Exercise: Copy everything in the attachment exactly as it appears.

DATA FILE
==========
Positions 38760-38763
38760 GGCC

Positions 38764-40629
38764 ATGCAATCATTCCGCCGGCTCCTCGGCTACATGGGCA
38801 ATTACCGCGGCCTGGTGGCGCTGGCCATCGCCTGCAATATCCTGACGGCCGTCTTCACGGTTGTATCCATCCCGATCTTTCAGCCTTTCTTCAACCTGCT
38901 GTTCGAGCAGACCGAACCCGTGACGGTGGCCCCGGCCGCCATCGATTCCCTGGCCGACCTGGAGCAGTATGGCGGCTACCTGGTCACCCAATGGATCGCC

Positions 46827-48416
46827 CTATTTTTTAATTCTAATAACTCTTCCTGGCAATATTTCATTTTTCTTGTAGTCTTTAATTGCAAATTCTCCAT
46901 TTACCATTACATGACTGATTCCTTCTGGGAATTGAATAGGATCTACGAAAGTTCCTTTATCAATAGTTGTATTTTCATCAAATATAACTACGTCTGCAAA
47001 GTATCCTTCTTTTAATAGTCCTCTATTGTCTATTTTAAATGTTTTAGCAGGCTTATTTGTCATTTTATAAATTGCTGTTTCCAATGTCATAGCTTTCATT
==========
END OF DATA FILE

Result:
Positions 38760-38763
38760 GGCC

Positions 38764-40629
38764 ATGCAATCATTCCGCCGGCTCCTCGGCTACATGGGCA
38801 ATTACCGCGGCCTGGTGGCGCTGGCCATCGCCTGCAATATCCTGACGGCCGTCTTCACGGTTGTATCCATCCCGATCTTTCAGCCTTTCTTCAACCTGCT
38901 GTTCGAGCAGACCGAACCCGTGACGGTGGCCCCGGCCGCCATCGATTCCCTGGCCGACCTGGAGCAGTATGGCGGCTACCTGGTCACCCAATGGATCGCC

Positions 46827-48416
46827 CTATTTTTTAATTCTAATAACTCTTCCTGGCAATATTTCATTTTTCTTGTAGTCTTTAATTGCAAATTCTCCAT
46901 TTACCATTACATGACTGATTCCTTCTGGGAATTGAATAGGATCTACGAAAGTTCCTTTATCAATAGTTGTATTTTCATCAAATATAACTACGTCTGCAAA
47001 GTATCCTTCTTTTAATAGTCCTCTATTGTCTATTTTAAATGTTTTAGCAGGCTTATTTGTCATTTTATAAATTGCTGTTTCCAATGTCATAGCTTTCATT